Being Mixed-Race in Canada

Reading Diamond Grill and watching Between: Living in the Hyphen made me think of my own position in Canadian as a person of mixed origin, and how it differs from Fred Wah’s experience which he perfectly outlines on page 53.

I’m mixed. I’m half German and half Indian. My mom and dad met in Saudi Arabia and came to Canada where I was born. Growing up I lived what I will call a standard Canadian life style. We went swimming in the summer, tobogganing and skiing in the winter. We celebrated Christmas like every other home. And I learned French in school, but never learned Hindi or German at home. I never saw myself as being something separate, or a new category of being. Like all my friends my parents came from somewhere else and that was normal being Canadian. Looking back on it, the moment when my “race” started being a big deal is when my sister was adopted from India. She looks vastly different from me, my brother or my mother, so I had to start explaining to people what the connection was.

However, this is not just a blog post about me. I want to look at the comparison of the people in “Between” and “Diamond Grill” and my own life. On page 53 Wah describes his confusion that being Canadian isn’t a racial identity (we’ll save that for another blog post). The teacher tells him that you are Chinese because his dad is Chinese and so forth. It was almost a forced segregation. He didn’t feel, because, he was mixed that he had ties to any other nation. However, at the time immigration and multicultuism was not the policy of Canada. Racism and bigotry prevented many mixed marriages, so a mixed child was rare. Therefore, there wasn’t an idea that everybody was part of Canada. As it was, and still is, Canadians identify with the country they were born in or their parents are from. As he puts it:”The only people who call themselves Canadian live in Ontario and have national sea-to-shining-awa twenty-twenty CPR vision.” Ontario (like most of Canada) was dominated by the old protestant anglican descendants. This brings me to another idea.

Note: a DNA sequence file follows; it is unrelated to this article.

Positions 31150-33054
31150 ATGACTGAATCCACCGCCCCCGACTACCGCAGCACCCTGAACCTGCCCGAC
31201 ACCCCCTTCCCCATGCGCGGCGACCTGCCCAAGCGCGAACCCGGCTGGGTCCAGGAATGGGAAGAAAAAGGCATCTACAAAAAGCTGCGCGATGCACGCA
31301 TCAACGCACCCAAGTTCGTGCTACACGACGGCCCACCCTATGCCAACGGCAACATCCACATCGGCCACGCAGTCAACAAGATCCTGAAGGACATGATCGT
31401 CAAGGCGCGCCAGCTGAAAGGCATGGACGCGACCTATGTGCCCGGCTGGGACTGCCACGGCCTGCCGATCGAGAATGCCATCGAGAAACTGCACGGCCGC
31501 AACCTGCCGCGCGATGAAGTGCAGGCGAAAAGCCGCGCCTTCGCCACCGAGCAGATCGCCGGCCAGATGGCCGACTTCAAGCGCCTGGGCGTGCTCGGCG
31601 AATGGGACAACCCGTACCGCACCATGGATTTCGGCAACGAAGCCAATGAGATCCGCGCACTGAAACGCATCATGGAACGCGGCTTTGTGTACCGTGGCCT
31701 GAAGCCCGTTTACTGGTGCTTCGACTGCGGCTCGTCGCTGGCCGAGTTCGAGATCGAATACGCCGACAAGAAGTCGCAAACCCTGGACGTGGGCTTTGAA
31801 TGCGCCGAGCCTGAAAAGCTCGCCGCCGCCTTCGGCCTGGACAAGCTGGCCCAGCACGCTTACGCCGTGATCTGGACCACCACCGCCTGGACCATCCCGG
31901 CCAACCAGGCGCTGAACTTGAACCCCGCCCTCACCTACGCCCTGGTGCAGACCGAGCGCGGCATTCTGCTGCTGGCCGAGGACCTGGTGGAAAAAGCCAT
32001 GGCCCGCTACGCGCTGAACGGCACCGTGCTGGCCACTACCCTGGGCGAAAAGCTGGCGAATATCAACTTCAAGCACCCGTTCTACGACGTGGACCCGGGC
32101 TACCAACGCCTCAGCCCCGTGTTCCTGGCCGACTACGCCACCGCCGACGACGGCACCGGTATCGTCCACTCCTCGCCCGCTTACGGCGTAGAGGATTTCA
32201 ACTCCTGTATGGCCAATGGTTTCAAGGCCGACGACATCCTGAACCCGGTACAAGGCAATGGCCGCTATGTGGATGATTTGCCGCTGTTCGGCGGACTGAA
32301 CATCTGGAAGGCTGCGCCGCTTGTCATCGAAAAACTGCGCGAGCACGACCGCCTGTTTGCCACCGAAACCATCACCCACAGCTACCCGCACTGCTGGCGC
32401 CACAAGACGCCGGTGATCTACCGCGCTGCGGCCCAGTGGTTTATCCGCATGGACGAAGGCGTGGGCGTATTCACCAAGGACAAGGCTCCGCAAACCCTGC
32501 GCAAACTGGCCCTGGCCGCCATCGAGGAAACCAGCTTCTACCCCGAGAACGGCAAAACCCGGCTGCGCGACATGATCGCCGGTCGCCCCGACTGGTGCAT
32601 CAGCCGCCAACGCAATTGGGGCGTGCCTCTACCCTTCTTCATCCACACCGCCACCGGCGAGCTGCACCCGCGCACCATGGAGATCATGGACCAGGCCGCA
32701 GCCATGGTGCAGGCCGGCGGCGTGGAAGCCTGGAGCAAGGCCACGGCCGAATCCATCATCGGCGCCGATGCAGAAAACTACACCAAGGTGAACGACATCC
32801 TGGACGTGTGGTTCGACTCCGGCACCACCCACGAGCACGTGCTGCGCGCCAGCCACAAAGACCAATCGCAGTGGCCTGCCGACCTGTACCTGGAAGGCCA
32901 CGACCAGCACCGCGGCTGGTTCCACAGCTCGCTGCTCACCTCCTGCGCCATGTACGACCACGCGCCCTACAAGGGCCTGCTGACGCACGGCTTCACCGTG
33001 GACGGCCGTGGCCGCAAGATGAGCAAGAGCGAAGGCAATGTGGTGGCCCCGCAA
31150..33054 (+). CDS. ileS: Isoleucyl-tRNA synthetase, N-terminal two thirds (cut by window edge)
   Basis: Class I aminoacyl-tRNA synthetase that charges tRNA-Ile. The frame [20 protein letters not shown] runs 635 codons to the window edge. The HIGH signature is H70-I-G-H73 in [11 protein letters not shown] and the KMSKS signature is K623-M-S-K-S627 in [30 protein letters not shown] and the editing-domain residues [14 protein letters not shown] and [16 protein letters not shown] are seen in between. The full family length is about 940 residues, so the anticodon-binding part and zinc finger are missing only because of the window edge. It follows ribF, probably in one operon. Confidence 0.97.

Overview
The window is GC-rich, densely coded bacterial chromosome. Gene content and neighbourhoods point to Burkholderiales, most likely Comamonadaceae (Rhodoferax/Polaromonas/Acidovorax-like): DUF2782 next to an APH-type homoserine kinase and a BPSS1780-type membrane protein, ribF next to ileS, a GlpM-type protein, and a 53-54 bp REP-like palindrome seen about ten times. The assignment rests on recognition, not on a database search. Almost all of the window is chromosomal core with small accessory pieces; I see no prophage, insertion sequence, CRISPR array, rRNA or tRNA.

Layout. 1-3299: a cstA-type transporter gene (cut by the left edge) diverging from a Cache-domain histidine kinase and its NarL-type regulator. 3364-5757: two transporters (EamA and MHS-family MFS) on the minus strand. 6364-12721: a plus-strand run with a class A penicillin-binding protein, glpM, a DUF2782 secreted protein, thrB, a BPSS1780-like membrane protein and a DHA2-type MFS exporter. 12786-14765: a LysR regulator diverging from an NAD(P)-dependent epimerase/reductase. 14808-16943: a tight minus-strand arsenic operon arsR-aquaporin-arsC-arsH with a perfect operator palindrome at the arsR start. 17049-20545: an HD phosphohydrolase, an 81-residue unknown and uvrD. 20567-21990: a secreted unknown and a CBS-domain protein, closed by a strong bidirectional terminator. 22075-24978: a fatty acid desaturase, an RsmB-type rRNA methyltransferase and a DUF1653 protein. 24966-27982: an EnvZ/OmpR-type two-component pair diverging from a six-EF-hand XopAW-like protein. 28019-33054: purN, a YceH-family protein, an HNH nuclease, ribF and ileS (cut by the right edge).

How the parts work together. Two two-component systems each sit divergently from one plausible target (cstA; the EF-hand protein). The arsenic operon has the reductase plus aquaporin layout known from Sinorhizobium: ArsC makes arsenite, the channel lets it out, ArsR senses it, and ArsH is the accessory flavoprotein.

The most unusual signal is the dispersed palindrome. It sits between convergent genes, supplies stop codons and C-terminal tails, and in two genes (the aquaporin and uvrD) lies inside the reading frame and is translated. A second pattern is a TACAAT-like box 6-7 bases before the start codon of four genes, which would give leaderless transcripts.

There is a common belief held by many Canadians that a Canadian is some sort of white miss-match and that everyone else is ____-Canadian (again the hyphen as Wah’s key abstractions). I’m Chinese-Canadian, African-Canadian, French-Canadian. This idea of the “mosaic” is interesting because while we are apparently are all united as a collective identity of “Canada” we also assume that true Canadiansism is equivalent to whiteness. Nobody every says they are Canadian until they are abroad.

Relating back to my life. I have never felt ashamed, or attacked for being a weird minority. I don’t even think of myself as a minority. Perhaps because I borrow from white privilege as that’s what people assume I am and therefore have the luxury of not having to justify myself at every corner. Nonetheless I believe that the times are dramatically different for being “Canadian” from Fred Wah’s life to mine. Take for example this article in Toronto Life titled:”A new mixed-raced generation is transforming the city: Will Toronto be the world’s first post-racial metropolis?” What the future holds for being “Canadian” (it itself a hard thing to identify) for being mixed race (again a complex topic) nobody knows.

One thought on “Being Mixed-Race in Canada

  1. Niklas, as we all talk about multiculturalism and identity within that sphere, you bring up a particular distinct case of being a Canadian. As you pointed out as Canada being a “mosaic” as it is, they represent unity while pursuing “that true Canadianism is equivalent to whiteness.” Indeed, from my short time in Vancouver I do see unity within cultures possibly because as you pointed out, many adopt the white privileges and are not asked about their race. But from my perspective, coming from Hawai’i (often referred to as the melting pot of the Pacific) I saw many cases of interracial tension. And I believe it has to do with how race and social class ties together. For example, almost all construction work are done by Filipinos, while real estate agents are usually white. Whereas, as I noticed in Vancouver, many occupations have many different races and for that matter, gender represented. For example, the road-workers outside my residence are very diverse. And that relatively indistinct social class boundary, I believe contributes to the unity as being Canadian as well.

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